Devices. In a presentation to the 2012 NPUAP Bi-Annual Conference, Baharestani38 noted that PUs caused by medical devices have increased in recent years. Medical device-related PUs are defined by the NPUAP1 as resulting “from the use of devices designed and applied for diagnostic and therapeutic purposes. The resultant pressure ulcer generally conforms to the pattern or shape of the device.” A secondary analysis of medical center data39 has shown medical devices create pressure against the skin, and the microclimate is altered as a result of humidity and heat between the device and the skin. This combination makes PUs more likely to occur after device use. To prevent these injuries, health care facilities have put policies in place to ensure medical devices are removed or repositioned in a timely manner; when a device is used, the NPUAP recommends that it be cushioned and the skin under a medical device inspected at least daily unless medically contraindicated and more often in patients with localized or generalized edema, and that staff be educated on use of medical devices.39
Of the 179 DTIs in the current study, 41 (23%) were related to medical devices. The device most likely to cause a DTI was a long-stretch compression wrap (Deluxe LF elastic bandage; Hartmann Inc, Rock Hill, SC) applied to the lower extremities. Wraps accounted for 15 (38%) of the DTIs caused by medical devices. As a result of this finding, the authors changed practice to use of short-stretch wraps (Rosidal K; Lohmann & Rauscher, Milwaukee, WI) for ambulatory patients and long-stretch wraps for nonambulatory patients. Cotton or foam padding was applied before wrap use to protect bony prominences and tendons from focused pressure. Casts and splints accounted for 8 (18%) of the device-related DTIs.
Other medical devices that caused DTIs in this study included cervical spine collars (3, 7%), cast/splint (5, 12%), respiratory devices (5, 12%), braces (5, 13%), boots (2, 5%), sequential compression devices (1, 2%), slings (1, 2%), and oscillating beds (3, 7%). In their prospective study, Coyer et al40 found ICU patients who developed a device-related DTI had an average of 8.6 medical devices placed. Endotracheal tubes and nasogastric tubes caused the highest number of DTIs in their study.
In the current study, 27 (68%) of the DTIs caused by medical devices occurred in the ICU setting and of those 11(49%) were caused by long-stretch wraps. A unique situation arises when patients are unconscious and require a cast or splint. If a patient cannot communicate that the cast or splint is causing additional pain, a PU may be more likely to occur. In rare cases the authors have experienced, removing the splint or cast routinely can place the patient at risk for further complications, such as worsening an unstable fracture.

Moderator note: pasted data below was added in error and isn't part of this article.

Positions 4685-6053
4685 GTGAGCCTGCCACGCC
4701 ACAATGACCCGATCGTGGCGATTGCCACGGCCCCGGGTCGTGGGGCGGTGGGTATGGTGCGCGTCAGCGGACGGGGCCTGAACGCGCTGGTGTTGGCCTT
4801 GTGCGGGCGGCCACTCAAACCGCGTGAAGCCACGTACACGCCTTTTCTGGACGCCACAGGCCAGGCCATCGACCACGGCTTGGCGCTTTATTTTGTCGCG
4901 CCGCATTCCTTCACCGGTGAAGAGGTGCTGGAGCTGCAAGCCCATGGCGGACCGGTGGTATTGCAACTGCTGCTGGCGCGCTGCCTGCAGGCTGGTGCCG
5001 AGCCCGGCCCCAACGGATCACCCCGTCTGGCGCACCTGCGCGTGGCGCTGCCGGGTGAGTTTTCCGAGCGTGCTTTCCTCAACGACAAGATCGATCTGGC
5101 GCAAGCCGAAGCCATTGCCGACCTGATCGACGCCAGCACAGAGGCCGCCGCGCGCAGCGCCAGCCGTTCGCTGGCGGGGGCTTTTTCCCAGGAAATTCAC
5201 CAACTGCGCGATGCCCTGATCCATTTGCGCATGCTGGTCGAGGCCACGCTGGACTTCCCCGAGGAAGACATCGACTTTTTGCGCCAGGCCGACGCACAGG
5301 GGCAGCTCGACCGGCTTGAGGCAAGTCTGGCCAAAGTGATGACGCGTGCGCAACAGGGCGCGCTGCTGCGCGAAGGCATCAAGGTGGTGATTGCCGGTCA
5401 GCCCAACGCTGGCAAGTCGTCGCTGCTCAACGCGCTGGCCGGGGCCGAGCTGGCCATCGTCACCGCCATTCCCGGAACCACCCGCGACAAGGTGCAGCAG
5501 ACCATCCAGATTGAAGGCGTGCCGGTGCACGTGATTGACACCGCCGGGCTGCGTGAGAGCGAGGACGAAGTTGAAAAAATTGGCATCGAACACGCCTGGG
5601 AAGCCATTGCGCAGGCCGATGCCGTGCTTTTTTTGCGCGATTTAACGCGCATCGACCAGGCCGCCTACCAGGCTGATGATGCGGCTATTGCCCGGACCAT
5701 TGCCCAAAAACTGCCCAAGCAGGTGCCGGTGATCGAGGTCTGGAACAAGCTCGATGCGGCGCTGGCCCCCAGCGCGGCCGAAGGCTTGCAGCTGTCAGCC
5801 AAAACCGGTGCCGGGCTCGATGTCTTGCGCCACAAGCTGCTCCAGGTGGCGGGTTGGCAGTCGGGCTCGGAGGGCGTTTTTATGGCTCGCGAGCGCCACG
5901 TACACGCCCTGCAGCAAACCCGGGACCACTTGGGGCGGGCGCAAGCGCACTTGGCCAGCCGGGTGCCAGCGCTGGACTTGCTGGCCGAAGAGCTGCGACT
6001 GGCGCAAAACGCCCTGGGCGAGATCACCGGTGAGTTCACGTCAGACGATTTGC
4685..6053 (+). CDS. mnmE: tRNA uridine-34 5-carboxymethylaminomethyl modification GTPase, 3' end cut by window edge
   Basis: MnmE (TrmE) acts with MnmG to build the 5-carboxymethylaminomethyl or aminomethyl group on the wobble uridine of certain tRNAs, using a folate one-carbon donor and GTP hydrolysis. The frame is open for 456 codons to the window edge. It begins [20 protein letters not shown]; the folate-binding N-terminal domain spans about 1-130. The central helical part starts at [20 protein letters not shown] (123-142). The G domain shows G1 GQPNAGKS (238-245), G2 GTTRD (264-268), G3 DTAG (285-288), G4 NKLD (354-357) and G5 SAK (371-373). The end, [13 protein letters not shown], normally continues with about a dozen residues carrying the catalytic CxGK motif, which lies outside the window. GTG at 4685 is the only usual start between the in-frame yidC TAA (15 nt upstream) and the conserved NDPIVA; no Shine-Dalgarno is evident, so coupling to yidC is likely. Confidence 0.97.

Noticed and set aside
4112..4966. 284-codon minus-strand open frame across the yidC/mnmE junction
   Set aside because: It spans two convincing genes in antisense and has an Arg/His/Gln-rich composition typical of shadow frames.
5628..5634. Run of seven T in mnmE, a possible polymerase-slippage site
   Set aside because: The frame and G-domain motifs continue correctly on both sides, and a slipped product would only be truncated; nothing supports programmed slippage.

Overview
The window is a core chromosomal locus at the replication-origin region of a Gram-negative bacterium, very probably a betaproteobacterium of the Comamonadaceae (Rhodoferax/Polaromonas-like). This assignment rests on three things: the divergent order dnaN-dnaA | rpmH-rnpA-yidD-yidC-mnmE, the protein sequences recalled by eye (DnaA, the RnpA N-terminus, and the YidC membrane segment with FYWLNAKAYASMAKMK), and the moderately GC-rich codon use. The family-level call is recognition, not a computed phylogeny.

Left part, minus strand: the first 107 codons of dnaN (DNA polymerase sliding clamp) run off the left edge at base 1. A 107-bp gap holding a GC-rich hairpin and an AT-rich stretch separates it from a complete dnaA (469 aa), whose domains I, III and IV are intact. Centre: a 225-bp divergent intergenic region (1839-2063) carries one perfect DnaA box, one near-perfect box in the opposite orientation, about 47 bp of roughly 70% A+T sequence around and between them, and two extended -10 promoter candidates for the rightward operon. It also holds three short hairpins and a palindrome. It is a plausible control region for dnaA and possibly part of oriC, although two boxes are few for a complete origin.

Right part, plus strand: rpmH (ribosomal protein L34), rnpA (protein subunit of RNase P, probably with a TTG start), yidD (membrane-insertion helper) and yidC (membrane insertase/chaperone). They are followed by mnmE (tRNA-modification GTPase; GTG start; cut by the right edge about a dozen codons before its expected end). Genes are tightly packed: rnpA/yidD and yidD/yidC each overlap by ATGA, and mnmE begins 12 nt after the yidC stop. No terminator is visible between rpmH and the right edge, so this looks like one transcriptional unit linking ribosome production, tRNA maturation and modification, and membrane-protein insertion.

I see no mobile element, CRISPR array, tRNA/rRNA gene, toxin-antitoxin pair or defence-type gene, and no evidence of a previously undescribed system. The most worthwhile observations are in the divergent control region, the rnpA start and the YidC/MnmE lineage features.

Incontinence. According to a systematic review41 and a prospective analysis,42 fecal and urinary incontinence usually do not cause DTIs, but they have been associated with PUs because of the weakening of the skin’s ability to tolerate shear/friction, moisture, caustic drainage, and bacteria.37,38Gefen43 used mathematical and computational modelling to demonstrate the effects of wetness-related friction on shear loads, with resulting reduced strength of wet skin. In a systematic review and meta-analysis of incontinence-associated dermatitis and moisture as risk factors for PU development, Beeckman et al41 found significant associations between both urinary incontinence alone and double incontinence and PU development. In the current sample cohort, a low incidence of urinary incontinence was noted because patients were either continent or had an indwelling urinary catheter. However, patients with DTIs had an higher incidence of fecal incontinence in all outcome categories, ranging from 60% to 84%, with the highest percentage in the full-thickness/unstageable group.
Braden subscale scores. No statistical difference was found between the 3 condition-at-discharge groups in total Braden score 1, 2, and 3 days before DTI appearance. Each group’s total scores placed them in the high-risk category (12–14), with slightly lower scores in the group that developed full-thickness/unstageable DTI. The Braden nutrition subscale score was the only subscale that showed a significant difference between groups before DTI development, with the lowest scores found in the group that developed full-thickness PUs.
Although the prospective, quasi-experimental repeated measures study by Serpa and Santos44 did not find the Braden nutrition subscale score to be predictive for PU development in hospitalized patients, the current authors were not surprised to observe that DTIs progressed to full-thickness injuries and were associated with the lowest scores. A minimal downward trend was noted in other subscale scores from 72 to 24 hours before DTI, but the trend seemed to be consistent with an increasing acuity of illness and intensity of therapy and care, which may have been associated with decreased mobility and increased tissue distortion.